Tami Stronach began her career playing the Childlike Empress in The NeverEnding Story (1984). However, she followed the screen credit by pursuing dance. While dancing full-time on her toes, she started to miss theater so her next move brought her back. Fortunately, acting chops didn’t have to suffer the lift her high step always gave her. As part of Flying Machine with several friends, this company approached theater though movement, and for seven years, she stayed connected to both disciplines before folding. But the members eventually realized they missed each other, and coalesced movement around providing high quality theater for families. The formation of Paper Canoe would coincide with a New Victory Theater LabWorks program seeking plays for children and resulted in a production that “sucks the light out of the theater,” according to Stronach, who choreographed the play and stars as the lead character Moth. OffOffOnline: So does Light, A Dark Comedy have everyone in the dark, bumping into each other?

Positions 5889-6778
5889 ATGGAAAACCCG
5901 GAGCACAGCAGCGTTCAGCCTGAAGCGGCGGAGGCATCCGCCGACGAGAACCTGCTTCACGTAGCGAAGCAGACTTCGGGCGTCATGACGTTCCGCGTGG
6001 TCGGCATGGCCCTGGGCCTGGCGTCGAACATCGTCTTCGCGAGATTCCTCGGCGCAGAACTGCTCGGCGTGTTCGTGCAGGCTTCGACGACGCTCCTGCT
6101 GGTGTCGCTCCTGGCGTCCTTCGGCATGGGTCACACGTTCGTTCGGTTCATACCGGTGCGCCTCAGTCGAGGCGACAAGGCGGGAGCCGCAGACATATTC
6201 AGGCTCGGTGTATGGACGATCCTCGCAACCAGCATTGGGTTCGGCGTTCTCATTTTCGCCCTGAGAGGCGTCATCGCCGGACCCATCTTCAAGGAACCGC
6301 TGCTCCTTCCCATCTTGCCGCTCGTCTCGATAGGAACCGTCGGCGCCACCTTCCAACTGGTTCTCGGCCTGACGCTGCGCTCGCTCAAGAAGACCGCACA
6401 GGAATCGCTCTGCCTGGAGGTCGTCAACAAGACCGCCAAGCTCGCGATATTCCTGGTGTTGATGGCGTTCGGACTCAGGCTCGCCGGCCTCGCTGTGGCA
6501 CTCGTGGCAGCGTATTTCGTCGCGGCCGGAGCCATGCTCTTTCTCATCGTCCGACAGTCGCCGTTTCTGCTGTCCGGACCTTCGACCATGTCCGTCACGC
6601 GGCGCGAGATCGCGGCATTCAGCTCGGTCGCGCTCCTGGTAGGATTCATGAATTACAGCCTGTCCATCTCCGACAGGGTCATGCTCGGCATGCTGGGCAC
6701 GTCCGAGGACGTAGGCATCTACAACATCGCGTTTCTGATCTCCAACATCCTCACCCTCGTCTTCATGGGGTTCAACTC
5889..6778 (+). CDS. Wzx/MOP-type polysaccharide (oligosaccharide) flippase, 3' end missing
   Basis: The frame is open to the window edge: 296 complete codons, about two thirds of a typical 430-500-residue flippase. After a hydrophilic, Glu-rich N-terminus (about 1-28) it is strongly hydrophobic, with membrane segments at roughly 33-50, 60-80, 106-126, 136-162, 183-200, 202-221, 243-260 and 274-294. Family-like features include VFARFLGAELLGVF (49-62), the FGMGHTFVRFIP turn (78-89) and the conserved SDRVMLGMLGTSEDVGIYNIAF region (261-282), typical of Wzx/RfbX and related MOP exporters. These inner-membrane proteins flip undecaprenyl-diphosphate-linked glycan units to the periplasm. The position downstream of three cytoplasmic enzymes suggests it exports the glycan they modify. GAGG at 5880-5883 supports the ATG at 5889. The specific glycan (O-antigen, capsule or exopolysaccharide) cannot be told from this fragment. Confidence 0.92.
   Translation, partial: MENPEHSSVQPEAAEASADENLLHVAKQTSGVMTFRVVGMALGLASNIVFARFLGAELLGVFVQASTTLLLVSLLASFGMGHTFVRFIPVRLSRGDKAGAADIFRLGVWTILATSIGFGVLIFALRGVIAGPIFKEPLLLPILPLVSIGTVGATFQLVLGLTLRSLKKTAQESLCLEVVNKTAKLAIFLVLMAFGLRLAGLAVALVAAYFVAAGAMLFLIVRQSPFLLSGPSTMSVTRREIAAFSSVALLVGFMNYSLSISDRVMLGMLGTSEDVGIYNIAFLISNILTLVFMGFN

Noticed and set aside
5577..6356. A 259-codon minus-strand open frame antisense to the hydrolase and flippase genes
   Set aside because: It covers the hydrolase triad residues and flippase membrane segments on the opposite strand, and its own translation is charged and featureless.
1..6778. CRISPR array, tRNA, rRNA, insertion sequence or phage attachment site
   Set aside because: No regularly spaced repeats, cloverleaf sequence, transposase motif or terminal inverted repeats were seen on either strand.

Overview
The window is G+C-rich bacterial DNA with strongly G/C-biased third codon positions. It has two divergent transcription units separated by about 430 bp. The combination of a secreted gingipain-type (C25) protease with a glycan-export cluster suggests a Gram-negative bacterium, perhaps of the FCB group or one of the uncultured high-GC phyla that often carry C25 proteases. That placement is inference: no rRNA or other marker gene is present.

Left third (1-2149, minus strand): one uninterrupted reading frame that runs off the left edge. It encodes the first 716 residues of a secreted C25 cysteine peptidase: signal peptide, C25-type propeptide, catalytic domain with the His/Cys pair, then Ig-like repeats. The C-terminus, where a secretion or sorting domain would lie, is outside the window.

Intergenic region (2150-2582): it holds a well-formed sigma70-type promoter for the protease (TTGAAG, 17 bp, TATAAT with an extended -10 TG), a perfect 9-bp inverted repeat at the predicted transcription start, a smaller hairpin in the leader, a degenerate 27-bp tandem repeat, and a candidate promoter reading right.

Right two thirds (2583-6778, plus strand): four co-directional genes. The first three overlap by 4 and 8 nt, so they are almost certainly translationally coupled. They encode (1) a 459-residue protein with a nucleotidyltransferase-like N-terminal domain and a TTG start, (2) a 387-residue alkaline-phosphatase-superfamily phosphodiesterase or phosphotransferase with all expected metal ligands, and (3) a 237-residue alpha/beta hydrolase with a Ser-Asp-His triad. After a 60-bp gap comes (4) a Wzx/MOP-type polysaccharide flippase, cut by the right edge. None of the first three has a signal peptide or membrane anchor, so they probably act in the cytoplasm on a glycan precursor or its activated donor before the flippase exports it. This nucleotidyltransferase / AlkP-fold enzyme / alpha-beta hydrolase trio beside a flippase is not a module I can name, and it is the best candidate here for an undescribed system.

Stronach: No, the play is well lit. The audience can see everything. It’s the language of the play. But the premise is the sun has been stolen and forgotten. We’re trying to show how quickly history can vanish, and the importance of keeping stories alive.

OffOffOnline: Who stole the sun and why?

Q&A: Stronach’s Choreography Drives ‘Light, A Dark Comedy’

Stronach: The world was constantly lit and everybody worked all the time. This meant everything was go-go-go, and people never saw their children. At the same time, the space for reflection and dreaming got sucked up into this constant, bright, manic whirlwind. So an inventor tried to bring balance by creating a dark maker and ended up stealing the sun. The world was left in the dark, and Moth, my character, is trying to bring it back.

OffOffOnline: Where did this idea come from?

Stronach:We were brainstorming, and our director (Adrienne Kapstein) just said, “what if we created a world where there was no light.” We decided that was near impossible. But the impossibility intrigued us. Then Greg Steinbruner, Robert Ross Parker and I went on a writer’s retreat. We covered the wall with Post-it Notes and came up with the first two acts. But eventually Greg made revisions and completed the end. On the other hand, this is physical theater. So the story was written as we improvised things in rehearsal. We would then go home, and write what they saw. So the relationship between image and text was very organic and fluid. This amounted to a play written by a choreographer, a writer and a physical theater artist—providing all these different entry ways into the drama. Then last year Greg Steinbruner rebuilt the script into what it is now with the help of dramaturge Jeremy Stoller. Ultimately our goal as a company is to produce work that is as rich in narrative and text as it is invested in creating visual poetry.